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Technique & Instrument Related to techniques, to the instrument, to the components, to maintenance.

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Old 02-13-2019, 11:58 AM   #11
bob864
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Default Re: Chanter bias?

I had really bad experiences playing with one make of chanter in a band. They were just terrible. But other people like them a lot. It probably has something to do with a combination of the reeds, the climate, and the skill set of the people setting them up. Skilled people and good reeds, btw, but taken together it just didn't work well. All this has now created a negative bias against that brand of chanter. If you walked up to me and offered me one for free I'd probably turn it down.

Probably situations like that come up with other people and they end up with biases too.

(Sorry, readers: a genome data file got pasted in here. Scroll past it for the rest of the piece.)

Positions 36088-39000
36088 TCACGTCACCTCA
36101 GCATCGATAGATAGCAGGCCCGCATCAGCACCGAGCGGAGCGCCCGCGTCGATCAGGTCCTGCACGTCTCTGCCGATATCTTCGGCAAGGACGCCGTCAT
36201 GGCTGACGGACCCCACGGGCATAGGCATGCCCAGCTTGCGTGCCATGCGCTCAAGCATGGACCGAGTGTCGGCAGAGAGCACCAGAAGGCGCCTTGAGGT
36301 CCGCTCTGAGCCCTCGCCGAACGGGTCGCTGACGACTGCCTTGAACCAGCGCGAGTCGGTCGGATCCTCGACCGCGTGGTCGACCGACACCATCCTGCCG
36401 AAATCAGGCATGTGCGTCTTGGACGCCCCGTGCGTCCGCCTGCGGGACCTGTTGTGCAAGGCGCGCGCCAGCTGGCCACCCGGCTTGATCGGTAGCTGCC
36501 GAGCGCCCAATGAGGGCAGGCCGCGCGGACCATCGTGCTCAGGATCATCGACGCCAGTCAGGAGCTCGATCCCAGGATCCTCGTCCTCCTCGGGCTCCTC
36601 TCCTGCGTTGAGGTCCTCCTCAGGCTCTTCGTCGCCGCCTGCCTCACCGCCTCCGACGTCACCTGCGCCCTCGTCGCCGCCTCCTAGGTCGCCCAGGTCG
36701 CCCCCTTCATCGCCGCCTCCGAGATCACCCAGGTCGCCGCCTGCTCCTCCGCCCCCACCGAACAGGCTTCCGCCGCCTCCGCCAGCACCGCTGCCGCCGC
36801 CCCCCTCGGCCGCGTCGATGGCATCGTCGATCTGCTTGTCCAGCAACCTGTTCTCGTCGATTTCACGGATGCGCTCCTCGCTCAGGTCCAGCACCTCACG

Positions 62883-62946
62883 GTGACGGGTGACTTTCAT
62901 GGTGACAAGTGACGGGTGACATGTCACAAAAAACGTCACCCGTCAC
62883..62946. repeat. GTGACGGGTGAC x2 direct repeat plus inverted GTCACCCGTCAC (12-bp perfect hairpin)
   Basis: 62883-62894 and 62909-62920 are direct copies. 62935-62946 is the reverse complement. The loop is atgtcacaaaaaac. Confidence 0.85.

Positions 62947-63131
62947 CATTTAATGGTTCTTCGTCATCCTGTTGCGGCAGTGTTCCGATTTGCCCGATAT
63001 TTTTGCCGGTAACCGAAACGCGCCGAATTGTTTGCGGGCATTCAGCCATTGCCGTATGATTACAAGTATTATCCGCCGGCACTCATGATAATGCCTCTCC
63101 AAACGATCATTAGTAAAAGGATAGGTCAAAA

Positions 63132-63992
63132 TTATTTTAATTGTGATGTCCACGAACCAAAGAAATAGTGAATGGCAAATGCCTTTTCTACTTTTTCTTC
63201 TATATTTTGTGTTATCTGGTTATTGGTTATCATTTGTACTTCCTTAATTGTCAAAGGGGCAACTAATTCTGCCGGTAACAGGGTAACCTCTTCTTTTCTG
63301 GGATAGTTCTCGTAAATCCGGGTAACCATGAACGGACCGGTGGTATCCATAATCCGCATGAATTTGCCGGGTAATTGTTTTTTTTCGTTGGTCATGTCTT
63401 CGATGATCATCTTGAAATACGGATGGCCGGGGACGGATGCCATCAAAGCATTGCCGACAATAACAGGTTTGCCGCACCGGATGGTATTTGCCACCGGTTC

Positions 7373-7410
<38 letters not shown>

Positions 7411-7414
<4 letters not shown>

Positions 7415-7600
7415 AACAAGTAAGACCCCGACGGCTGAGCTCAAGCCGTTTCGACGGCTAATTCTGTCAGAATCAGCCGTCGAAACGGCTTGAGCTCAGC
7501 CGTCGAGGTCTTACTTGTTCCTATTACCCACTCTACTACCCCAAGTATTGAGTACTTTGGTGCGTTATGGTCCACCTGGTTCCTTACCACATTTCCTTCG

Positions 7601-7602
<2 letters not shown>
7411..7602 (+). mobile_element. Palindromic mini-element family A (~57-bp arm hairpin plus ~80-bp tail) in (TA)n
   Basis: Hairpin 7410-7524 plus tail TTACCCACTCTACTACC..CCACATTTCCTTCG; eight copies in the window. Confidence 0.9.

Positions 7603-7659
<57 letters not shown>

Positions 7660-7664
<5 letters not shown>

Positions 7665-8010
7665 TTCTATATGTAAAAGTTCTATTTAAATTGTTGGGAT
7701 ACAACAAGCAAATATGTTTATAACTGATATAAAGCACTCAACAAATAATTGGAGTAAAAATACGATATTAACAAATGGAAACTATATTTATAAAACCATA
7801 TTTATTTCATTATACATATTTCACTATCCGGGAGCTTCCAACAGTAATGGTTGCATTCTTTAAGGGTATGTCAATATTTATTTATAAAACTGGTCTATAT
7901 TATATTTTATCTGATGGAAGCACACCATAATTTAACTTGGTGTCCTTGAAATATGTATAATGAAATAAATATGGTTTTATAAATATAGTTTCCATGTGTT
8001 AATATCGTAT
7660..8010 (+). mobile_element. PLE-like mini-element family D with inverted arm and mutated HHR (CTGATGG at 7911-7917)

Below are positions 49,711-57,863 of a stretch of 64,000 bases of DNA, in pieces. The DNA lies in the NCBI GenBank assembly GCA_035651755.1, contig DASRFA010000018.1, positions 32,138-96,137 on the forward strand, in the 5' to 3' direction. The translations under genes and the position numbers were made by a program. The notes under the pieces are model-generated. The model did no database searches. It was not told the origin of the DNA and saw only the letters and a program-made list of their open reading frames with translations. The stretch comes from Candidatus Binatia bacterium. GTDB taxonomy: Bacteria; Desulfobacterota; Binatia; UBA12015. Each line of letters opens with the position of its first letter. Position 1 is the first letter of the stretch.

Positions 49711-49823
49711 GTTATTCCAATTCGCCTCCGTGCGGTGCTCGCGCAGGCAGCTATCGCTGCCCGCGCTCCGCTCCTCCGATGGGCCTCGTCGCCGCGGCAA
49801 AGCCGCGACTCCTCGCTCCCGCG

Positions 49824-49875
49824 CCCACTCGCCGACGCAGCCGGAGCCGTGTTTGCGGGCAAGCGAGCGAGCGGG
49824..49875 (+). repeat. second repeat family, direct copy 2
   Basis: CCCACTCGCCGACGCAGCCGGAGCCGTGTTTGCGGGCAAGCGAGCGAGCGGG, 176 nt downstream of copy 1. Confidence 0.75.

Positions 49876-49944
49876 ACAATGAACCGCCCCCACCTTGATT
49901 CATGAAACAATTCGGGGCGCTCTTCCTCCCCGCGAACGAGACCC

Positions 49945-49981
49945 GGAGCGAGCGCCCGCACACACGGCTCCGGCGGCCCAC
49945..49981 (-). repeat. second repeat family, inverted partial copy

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Old 02-13-2019, 12:09 PM   #12
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Default Re: Chanter bias?

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Originally Posted by CelticHiker View Post
Sounds like the instructor had a personal investment in selling the xyz chanter to me, and I would fully agree with everyone above that if your happy with your current abc chanter just stick with it. ... I've found that spending my money on lessons from a highly qualified instructor and spending my time on practice has helped my piping more than any new thing I've purchased or the time spent researching it.